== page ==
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Geocaching Dogies


HotFix
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Once the puppy has had it's full round of shots, a puppy class that provides socialization, and basic manners would be great! It's never too early to start training a dog, as they do much of their learning while young. A good puppy class teaches how to deal with normal puppy behaviors, before they become problem behaviors in the adult dog and gives them the foundations to build on for later obedience classes. As your dog will very likely meet other dogs on trails, the socialization at these classes will make your dog much better behaved when it encounters other dogs later in life.

 

One thing I'm very thankfull we taught Moxie was to "Come By". I know this may mean something different to dogs trained for sheep herding, but we use it to tell her to untangle herself from trees.

When Moxie was little, and would wrap her leash around a tree, we would gently guide her to walk back around the way she needed to untangle herself, all the while saying "come by" and praising her lavishly when done. It wasn't long before she figured out that it meant to come back the other direction and to folow her leash. Every once and awhile she'll still get herself wrapped, especially on braches that snag the leash, or in very thick underbrush, but by and large, she's very leash aware and we can see her figuring out the way to comeback to us.

This is amazingly helpful on the trail! <_<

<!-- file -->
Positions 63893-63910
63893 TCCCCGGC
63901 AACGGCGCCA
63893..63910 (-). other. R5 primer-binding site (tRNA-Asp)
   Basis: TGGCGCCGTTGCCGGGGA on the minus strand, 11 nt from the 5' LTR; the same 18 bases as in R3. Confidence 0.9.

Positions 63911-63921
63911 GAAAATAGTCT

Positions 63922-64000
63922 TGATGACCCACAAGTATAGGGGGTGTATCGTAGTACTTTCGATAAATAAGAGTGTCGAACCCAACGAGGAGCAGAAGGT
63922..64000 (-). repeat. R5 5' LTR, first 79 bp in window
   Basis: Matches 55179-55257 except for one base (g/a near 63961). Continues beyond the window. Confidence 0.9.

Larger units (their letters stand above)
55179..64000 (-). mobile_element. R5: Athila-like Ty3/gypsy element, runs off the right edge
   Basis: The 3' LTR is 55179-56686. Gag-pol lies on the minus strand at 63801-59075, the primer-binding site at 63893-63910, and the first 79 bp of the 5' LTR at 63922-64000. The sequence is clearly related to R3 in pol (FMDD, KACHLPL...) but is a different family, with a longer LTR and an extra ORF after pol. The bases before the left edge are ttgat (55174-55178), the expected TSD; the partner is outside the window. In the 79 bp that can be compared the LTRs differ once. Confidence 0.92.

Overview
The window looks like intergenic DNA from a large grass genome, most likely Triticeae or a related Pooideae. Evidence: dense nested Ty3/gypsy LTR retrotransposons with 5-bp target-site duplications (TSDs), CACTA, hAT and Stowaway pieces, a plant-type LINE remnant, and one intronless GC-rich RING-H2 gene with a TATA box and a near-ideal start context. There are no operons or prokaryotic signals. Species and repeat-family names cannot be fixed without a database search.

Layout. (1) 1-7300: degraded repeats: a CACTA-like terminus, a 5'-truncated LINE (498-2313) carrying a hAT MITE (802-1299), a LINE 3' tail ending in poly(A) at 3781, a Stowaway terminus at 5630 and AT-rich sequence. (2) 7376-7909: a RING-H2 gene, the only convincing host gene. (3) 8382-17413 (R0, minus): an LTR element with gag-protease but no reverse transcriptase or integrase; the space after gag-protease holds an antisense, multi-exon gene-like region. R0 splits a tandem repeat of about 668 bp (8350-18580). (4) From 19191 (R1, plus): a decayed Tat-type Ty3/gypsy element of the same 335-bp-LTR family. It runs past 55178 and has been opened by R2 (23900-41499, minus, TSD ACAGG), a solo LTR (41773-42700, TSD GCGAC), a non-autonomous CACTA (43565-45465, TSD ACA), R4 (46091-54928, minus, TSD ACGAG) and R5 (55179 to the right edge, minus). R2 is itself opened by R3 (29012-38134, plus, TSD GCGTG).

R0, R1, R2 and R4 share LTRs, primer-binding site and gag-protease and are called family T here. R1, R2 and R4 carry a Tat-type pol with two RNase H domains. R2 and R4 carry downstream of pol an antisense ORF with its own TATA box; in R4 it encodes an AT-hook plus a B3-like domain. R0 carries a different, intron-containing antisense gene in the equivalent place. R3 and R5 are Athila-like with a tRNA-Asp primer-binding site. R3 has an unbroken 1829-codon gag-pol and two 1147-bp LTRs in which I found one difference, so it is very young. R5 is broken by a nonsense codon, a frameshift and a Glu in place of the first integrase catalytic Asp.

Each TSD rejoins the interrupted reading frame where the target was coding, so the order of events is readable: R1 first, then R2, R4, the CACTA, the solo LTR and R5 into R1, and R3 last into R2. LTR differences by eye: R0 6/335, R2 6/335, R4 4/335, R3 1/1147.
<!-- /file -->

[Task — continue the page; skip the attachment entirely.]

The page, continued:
Once your pup is old enough, I highly reccomend getting him or her a Lyme disease vaccination. It's difficult enough finding the regular sized dog ticks, let alone the deer ticks!

 

Good luck with your new family member! :mad:

Edited by team moxiepup
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Looks like the wife and I are getting a puppy next weekend. Any tips on Geocache training for your dogs (or any other outdoor logistics for a four legged friend)?

 

Off leash reliability!

If you are getting a young pup (under 4 mos) then you can do some training of course but be prepared to redo the training once the teenage time kicks in.

 

Find a trainer that will help you call your dog no matter the distraction. Email me if you want more info.

 

Happy Hunting!

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"What breed is Moxie?"- magellan315

(Sorry, but I'm on a mac laptop at work and I can't get it to make the quote function work!)

 

We were told that her mother was a Miniature Pinscher, and her father a Pomeranian, but she looks kinda like a jack russell or small basenji.

She has short hair but you can see the Min Pin in her in her ears and the wrinkles on her forehead, and the Pom in her curly tail and her love of snow. She was a rescue dog, that we got as a pup at 8 weeks old, and she has the best traits out of all the breeds we had been looking at! She's a great dog!

I'll post a more recent picture, later when I'm at home and on my own computer. ;)

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Off leash reliability!

If you are getting a young pup (under 4 mos) then you can do some training of course but be prepared to redo the training once the teenage time kicks in.

 

Find a trainer that will help you call your dog no matter the distraction. Email me if you want more info.

 

Happy Hunting!